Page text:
His home is simple and spacious, perched on a rise in Carmel Highlands that juts out into the Pacific just two miles from Point Lobos on the Monterey Peninsula. The furniture inside is old and comfortable; the walls are covered with cases of alphabetized photography books and Adam's photos hung against a gray background. There's a huge Chinese drum over the mantel, mounds of shells and polished rocks on his desk, potted plants everywhere and, hanging on a wall, a gift from O'Keeffe; an old cow skull, worn down by the desert.
Tonight, Ethel and Phil Fein are visiting from San Francisco for dinner. Fein used to assist Adams 30 years ago, and recalls being in the darkroom the day Adams made his first print of "Moonrise."
"You've become venerated," he says to Adams.
"Vinegrated is more likely," the photographer replies.
"But you've grown considerably," says Fein.
"I have also grown considerably," says Adams, assessing his girth.
"You were always so exhilarated," says Ethel Fein.
"What she means is tight," Adams says to another guest.
They begin talking about nuclear power. The Feins are dead against it. Adams often considers himself a pragmatist first, conservationist second.
"All these fears of dry mounting tissue," he says, referring to the modern method of matting photographic prints. "All this fear of microwave ovens, this fear of nuclear power, I just can't see getting in a religious state of fear over these things. It's like cars on the road -- the problem is the people . . ."
Adams' wife, Virginia, interrupts:
"How would you all like to come and eat some dinner and stop worrying about the bomb?"
Ansel Adams was born on Jackson Street in his parents' San Francisco home on Feb. 20, 1902. On April 18, 1906, the San Francisco earthquake threw the boy to the ground and broke his nose. It is still noticeably tilted to the left.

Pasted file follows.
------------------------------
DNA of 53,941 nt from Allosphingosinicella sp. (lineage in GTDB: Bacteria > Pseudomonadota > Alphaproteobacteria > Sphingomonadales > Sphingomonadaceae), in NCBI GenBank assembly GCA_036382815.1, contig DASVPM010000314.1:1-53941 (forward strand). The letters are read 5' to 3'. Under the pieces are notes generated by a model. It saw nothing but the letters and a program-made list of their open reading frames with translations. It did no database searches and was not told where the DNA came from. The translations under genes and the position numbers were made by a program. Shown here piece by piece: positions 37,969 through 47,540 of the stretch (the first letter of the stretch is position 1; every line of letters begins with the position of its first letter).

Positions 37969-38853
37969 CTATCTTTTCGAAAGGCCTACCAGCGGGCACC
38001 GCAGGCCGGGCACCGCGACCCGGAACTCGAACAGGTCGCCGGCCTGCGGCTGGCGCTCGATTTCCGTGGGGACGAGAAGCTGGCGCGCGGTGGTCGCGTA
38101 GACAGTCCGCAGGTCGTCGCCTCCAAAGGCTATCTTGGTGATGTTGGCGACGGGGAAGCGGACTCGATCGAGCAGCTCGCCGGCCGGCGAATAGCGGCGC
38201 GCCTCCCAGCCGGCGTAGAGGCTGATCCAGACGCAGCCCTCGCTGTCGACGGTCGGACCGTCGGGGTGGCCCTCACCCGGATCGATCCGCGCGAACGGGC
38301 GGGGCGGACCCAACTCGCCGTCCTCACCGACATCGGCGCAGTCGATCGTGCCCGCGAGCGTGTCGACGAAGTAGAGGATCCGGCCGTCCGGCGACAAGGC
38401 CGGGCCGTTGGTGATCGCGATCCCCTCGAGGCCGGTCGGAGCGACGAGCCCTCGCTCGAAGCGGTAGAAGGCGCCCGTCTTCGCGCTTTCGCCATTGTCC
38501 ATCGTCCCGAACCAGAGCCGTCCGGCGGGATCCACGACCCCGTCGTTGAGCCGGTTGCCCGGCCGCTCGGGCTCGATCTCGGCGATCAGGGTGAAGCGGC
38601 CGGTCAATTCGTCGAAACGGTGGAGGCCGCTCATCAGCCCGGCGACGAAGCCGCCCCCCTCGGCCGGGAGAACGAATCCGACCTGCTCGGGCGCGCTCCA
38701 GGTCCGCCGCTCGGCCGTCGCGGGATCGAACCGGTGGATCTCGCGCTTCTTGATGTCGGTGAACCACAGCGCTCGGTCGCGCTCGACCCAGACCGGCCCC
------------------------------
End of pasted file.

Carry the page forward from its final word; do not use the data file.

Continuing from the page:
He was an only child and, although his father was involved in the logging business, Ansel benefitted from the elder Adams' broad range of interests. Charles H. Adams was a renaissance man, particularly a devoted member of the Astronomical Society of the Pacific -- so devoted that there is an Adams crater on the moon.
At 12, young Adams was taking piano lessons. By 13, his father had let him stop attending school, and he spent the entire year at the Panama Pacific International Exposition with a Brownie box camera, wandering through rooms of cubist paintings and working as a volunteer demonstrator of one of the world's first adding machines.
"My father told me," Adams says, "that he'd wait until I found out exactly what I wanted to do before he made me go back to school. I never went back." That same year, 1915, Adams also caught flu, and his mother gave him a copy of Hutchings' "In The Heart of the Sierra" to read while bedridden.
"I just had to go see it the next year," he says.
That first impression of the valley -- white water, azaleas, cool fir caverns, tall pines and stolid oaks, cliffs rising to undreamed of heights, the poignant sounds and smells of the Sierra -- was a culmination of experience so intense as to be almost painful. From that day in 1916 my life has been colored and modulated by the great earth-gesture of the Sierra. -- Adams in his introduction to "Yosemite and the Sierra Nevada."